Our patient had atypical hemolytic uremic syndrome. This was called atypical because in most cases the syndrome is preceded by an episode of diarrhea which is caused by E Col, O157:H7, other non -O157 E. coli, shigella and campylobacter. It can also be preceded by a virus. Another atypical feature of this case was that HUS most commonly occurs in children where it remains the most common cause of acquired renal failure. 5% of the cases result after infection by Strep pneumo. In atypical HUS, genetic defects cause uncontrolled complement activation.
HUS was first described in 1955. The toxin binds to GB3 receptors which are more common in children and in adults are concentrated in the kidneys. The virus or bacteria cause endothelial damage, platelet activation , and widespread inflammation leading to thromboses in small blood vessels. Stroke, MI , renal failure in 55-70%, liver necrosis, pancreatitis, and seizures may result .
The mechanism of action includes binding of the toxin to BG3 receptor on the surface of glomerular endothelium, and binding of leukocytes to endothelial cells. The binding of toxin inactivates a metalloproteinase call ADAMTS13 and multimers of von Willebrand Factore form and initiate platelet activation, causing microthrombi. These thrombi lodge in small vessels and break red blood cells as that try to squeeze through. Lastly, the toxin activates the alternative complement pathway and interferes with complement factor 5, an inhibitor of complement activation. In contrast to DIC where coagulation factors are consumed, in HUS fibrinogen and DDimers are normal.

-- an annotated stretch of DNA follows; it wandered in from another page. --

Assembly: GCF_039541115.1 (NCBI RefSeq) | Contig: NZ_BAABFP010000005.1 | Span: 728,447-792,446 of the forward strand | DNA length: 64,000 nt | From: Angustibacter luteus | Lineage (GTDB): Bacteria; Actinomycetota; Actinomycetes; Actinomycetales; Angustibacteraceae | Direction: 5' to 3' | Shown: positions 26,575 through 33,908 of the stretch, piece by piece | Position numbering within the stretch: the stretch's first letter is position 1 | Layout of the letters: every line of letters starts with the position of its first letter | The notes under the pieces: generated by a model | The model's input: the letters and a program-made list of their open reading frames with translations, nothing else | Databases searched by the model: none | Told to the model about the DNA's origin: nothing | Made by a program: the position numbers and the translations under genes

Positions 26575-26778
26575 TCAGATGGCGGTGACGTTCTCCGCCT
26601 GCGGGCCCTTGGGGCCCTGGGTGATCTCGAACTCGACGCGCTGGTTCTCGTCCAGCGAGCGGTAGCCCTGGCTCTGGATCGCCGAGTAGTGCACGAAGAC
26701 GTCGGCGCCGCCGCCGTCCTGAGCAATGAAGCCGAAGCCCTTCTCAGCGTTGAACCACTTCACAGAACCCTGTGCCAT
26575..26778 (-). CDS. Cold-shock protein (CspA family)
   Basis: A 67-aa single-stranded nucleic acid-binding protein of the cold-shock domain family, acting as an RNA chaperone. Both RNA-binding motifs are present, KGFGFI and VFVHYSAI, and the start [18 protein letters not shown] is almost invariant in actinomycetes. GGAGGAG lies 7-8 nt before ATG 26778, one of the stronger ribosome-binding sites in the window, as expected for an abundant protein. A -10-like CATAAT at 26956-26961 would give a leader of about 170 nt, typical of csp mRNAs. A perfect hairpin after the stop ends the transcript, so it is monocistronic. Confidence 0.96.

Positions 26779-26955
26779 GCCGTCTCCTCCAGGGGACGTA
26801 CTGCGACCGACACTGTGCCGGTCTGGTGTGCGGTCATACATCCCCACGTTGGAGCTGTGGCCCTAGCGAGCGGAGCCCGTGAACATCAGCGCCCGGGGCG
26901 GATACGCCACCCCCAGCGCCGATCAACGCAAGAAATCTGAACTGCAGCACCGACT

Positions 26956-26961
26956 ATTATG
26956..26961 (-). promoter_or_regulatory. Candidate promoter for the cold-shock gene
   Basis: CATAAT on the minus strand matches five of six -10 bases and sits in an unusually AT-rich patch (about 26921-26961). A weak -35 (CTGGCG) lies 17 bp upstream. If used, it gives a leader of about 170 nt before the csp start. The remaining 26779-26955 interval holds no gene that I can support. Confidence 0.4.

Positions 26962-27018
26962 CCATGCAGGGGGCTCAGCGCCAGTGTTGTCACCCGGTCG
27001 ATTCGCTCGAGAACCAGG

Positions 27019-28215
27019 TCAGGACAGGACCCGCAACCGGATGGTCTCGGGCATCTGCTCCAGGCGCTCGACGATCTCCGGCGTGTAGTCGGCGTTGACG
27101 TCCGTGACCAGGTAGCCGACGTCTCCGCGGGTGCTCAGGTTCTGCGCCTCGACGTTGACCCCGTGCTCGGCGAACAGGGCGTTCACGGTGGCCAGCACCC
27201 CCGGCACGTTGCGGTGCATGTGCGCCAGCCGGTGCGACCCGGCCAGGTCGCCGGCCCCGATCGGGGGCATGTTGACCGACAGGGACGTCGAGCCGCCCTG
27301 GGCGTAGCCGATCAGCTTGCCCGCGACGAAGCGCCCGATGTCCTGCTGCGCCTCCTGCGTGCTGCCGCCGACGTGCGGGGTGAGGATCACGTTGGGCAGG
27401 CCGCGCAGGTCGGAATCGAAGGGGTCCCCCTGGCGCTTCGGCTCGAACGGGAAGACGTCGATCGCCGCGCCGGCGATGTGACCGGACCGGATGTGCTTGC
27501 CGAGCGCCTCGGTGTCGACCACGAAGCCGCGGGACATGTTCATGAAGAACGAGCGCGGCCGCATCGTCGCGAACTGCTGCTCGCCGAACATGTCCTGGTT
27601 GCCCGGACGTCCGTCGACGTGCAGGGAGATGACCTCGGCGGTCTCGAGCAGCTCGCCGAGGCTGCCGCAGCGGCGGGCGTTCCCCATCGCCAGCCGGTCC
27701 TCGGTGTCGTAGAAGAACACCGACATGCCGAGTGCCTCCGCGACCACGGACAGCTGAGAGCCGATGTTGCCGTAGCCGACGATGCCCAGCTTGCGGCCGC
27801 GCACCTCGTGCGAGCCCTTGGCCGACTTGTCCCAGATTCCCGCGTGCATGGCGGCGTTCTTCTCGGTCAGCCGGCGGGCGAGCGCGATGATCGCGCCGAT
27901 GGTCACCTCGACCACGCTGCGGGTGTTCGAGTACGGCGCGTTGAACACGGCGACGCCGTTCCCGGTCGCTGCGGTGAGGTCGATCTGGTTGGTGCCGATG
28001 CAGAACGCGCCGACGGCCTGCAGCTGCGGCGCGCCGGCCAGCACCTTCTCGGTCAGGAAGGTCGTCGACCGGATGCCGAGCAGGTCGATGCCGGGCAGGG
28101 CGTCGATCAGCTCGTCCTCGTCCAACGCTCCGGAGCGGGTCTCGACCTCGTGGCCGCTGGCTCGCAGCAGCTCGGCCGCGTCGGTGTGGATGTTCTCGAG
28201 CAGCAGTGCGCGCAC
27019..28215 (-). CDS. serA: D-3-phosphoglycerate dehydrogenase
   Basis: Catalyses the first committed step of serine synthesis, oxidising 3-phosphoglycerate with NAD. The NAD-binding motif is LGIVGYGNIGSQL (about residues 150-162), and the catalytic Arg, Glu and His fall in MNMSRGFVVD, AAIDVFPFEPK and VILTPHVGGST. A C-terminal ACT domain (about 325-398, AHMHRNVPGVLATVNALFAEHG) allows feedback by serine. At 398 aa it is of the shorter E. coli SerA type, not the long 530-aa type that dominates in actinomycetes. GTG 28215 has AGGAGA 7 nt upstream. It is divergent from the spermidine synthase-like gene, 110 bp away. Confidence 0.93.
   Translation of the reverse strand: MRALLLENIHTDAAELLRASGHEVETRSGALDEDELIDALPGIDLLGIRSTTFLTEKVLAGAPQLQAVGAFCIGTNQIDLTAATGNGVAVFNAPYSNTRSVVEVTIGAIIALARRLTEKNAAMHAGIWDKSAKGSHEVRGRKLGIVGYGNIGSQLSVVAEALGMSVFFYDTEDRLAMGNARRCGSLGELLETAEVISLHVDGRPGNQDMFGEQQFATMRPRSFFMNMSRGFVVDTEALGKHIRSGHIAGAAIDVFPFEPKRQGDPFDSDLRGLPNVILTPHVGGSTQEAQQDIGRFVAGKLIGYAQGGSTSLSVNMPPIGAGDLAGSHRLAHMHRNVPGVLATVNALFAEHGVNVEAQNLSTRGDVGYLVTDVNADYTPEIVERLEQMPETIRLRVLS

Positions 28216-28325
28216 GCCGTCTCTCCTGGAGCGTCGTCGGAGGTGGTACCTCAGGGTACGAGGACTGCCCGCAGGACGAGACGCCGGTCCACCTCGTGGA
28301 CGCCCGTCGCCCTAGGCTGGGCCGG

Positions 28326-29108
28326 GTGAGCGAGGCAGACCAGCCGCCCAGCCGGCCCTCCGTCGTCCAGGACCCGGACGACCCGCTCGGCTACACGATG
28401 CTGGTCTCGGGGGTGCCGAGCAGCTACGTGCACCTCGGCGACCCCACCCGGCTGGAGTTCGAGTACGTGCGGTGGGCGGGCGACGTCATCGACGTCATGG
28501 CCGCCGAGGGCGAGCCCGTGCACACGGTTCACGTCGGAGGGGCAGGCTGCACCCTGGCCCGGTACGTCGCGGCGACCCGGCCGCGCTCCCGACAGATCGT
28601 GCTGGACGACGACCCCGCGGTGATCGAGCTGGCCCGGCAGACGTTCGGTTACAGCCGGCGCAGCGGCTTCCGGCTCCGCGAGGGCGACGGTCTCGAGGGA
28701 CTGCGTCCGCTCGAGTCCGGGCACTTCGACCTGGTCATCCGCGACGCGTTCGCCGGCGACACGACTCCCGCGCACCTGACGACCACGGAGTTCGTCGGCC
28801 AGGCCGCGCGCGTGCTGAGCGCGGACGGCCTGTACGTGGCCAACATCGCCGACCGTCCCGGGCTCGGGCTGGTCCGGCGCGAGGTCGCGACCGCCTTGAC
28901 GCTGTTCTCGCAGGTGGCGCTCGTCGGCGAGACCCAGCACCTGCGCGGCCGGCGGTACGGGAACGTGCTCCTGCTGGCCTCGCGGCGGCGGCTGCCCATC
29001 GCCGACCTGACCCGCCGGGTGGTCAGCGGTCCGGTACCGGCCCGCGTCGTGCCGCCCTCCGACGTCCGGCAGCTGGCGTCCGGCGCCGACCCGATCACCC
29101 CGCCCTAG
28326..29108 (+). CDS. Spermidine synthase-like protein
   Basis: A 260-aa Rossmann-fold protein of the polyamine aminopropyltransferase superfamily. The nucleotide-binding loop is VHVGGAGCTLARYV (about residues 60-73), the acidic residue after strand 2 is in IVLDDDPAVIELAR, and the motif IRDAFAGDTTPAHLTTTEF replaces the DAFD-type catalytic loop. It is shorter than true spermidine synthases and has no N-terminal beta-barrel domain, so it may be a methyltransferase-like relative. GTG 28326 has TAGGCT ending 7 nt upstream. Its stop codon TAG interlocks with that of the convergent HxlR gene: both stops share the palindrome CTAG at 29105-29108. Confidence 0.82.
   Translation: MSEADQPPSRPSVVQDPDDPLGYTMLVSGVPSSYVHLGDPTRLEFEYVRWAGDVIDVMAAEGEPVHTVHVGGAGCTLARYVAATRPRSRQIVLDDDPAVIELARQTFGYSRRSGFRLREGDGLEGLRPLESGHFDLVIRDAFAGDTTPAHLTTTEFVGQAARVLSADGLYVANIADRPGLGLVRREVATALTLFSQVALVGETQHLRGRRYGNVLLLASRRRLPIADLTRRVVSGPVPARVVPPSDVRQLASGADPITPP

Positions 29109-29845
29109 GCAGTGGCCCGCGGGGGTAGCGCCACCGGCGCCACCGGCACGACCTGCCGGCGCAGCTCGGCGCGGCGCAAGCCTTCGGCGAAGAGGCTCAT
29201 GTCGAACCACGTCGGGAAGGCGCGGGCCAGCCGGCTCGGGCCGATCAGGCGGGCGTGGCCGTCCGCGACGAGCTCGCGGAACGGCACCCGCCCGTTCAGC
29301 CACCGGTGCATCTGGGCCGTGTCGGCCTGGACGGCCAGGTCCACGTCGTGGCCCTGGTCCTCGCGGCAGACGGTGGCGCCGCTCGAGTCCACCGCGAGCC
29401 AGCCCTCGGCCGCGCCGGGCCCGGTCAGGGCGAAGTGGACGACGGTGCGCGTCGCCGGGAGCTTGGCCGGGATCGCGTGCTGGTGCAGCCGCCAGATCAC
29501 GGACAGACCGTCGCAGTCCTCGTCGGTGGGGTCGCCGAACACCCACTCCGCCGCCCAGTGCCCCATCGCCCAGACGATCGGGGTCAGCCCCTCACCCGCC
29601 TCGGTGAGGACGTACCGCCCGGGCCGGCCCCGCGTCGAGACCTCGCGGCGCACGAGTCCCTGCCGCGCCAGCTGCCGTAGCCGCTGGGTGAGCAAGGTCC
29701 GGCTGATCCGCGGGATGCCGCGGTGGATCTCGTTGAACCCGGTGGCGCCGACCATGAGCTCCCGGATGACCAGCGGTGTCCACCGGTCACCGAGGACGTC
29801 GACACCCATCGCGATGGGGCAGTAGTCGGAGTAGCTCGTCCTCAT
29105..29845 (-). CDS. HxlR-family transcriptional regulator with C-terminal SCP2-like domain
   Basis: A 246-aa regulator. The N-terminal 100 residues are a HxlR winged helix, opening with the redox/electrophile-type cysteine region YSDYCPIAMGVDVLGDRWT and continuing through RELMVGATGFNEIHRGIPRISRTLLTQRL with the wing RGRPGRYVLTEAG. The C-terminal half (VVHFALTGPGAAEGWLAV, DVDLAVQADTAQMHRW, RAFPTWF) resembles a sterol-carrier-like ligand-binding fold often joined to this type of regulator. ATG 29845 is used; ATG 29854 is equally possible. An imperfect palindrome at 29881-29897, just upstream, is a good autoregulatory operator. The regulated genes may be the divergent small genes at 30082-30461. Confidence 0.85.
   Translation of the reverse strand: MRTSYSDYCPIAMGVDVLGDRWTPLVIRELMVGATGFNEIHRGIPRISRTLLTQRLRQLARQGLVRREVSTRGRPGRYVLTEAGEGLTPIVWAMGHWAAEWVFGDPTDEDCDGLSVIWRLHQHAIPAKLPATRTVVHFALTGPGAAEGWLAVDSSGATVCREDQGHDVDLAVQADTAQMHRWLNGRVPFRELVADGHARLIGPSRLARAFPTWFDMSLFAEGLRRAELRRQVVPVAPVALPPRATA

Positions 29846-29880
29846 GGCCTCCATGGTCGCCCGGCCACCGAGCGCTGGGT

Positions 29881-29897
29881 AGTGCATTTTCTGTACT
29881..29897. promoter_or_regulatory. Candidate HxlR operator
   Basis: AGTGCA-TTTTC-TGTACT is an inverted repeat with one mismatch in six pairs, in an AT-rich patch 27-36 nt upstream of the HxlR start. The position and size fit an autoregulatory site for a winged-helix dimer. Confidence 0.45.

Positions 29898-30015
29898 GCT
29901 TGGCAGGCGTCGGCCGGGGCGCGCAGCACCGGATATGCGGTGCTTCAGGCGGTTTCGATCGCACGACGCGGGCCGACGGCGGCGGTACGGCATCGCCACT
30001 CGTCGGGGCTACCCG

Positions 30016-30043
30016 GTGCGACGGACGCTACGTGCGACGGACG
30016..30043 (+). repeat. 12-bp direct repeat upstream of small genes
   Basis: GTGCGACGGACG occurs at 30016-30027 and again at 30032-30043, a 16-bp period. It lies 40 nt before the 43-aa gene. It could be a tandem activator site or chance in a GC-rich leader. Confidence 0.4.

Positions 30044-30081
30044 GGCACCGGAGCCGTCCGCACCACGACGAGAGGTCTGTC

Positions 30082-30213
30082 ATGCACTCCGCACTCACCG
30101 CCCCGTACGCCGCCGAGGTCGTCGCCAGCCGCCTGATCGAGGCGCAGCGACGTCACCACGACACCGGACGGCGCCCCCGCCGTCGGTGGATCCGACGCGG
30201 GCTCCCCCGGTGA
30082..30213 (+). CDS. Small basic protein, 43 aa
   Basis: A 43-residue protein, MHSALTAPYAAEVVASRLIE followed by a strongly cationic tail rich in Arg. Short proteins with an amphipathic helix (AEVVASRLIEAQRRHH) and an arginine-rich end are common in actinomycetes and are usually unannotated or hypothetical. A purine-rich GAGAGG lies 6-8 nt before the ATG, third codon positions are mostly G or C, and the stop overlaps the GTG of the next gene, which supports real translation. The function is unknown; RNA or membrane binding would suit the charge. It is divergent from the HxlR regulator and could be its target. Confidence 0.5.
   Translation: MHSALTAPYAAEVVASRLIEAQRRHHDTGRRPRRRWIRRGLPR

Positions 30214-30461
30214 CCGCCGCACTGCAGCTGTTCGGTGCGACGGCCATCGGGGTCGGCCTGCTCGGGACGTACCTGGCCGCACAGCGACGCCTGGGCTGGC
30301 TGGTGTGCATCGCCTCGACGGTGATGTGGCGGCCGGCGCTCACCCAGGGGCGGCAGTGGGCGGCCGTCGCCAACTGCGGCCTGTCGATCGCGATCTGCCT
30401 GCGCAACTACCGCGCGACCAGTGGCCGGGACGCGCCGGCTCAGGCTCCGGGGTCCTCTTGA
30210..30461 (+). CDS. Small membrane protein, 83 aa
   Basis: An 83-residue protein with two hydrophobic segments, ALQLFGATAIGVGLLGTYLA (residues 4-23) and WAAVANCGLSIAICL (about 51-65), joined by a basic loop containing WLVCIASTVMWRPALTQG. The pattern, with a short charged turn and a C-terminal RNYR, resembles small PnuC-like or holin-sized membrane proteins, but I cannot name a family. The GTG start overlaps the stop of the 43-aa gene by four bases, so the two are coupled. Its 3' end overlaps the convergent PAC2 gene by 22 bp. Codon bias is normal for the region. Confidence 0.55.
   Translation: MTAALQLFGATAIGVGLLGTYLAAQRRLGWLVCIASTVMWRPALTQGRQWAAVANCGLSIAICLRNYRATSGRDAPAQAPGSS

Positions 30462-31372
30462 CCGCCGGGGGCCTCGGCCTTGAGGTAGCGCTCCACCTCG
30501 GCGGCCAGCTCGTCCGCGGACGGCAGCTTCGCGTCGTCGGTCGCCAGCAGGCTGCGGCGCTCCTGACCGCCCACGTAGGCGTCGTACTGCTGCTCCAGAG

The country with the highest incidence of HUS is Argentina possibly because of the association between E coli and contaminated meat. In the 1990’s Jack in the Box restaurants served contaminated meat causing an outbreak of HUS. Outbreaks have also been linked to cookie dough and spinach.
If you see schistocytes you may have a thrombotic microangiopathy.
HUS- positive shiga-toxin confirms the diagnosis, plasmapheresis is contraindicated, use eculizumab
TTP ADAMTS13 deficiency <5% of normal; plasmapheresis is indicated.
Our patient was treated with Eculizumab , a monoclonal Ab against CD5( blocks complement) In one week, his platelet count increased from 56,ooo to 122,000, his hgb increased from 7.3 to 8.7 and he began making urine. One year of treatment costs $500,000.
Benz K, AmannK. Thrombotic microangiopathy:new insights. Current Opinion in Nephrology and Hypertension. 2010 19(3) 242-247.
Shimizu M, Yokoyama T, et al. Thomsen-Friedereich antigen exposure aas a cause of Strep pyogenes-associated hemolytic-uremic syndrome. Clinical Nephrology 78(4):328-31.
Noris M, Remuzzi G. Atypical hemolytic-uremic syndrome. 2009. NEJM 361(17):1676-1687.